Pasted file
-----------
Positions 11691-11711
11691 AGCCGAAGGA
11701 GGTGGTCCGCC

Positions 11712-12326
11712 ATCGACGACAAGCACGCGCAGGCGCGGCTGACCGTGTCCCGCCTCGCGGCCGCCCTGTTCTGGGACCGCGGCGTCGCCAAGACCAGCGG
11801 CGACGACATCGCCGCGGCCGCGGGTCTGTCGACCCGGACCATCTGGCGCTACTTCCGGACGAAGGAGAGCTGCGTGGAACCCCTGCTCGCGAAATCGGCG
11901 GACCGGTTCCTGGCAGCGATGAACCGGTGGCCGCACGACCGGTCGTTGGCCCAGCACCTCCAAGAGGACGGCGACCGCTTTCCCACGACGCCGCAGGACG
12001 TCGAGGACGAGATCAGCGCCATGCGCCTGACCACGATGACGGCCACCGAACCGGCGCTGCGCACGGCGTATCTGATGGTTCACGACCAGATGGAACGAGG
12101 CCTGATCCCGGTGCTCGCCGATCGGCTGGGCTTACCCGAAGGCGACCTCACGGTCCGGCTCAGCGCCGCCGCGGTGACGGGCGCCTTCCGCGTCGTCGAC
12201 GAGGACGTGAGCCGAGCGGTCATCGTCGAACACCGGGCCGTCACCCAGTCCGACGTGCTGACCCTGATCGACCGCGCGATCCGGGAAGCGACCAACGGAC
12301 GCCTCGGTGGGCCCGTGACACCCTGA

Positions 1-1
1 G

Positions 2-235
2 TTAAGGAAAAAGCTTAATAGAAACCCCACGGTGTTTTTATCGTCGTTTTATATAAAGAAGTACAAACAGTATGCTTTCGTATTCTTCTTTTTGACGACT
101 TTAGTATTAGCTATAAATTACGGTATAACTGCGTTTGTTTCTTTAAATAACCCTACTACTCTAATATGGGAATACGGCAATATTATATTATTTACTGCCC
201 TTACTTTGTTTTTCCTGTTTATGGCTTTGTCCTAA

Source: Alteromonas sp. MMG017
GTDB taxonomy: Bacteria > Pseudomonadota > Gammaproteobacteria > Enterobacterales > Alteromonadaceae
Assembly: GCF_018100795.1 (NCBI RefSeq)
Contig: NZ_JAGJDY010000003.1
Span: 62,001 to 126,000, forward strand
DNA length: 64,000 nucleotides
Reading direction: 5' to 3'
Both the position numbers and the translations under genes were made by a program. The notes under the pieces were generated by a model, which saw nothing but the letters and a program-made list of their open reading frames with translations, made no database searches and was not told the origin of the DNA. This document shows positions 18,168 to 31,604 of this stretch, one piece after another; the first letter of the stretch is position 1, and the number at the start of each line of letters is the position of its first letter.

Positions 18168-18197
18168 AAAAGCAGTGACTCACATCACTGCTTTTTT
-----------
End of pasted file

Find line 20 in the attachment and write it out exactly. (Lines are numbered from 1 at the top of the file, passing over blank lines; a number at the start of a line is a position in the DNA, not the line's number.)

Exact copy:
Assembly: GCF_018100795.1 (NCBI RefSeq)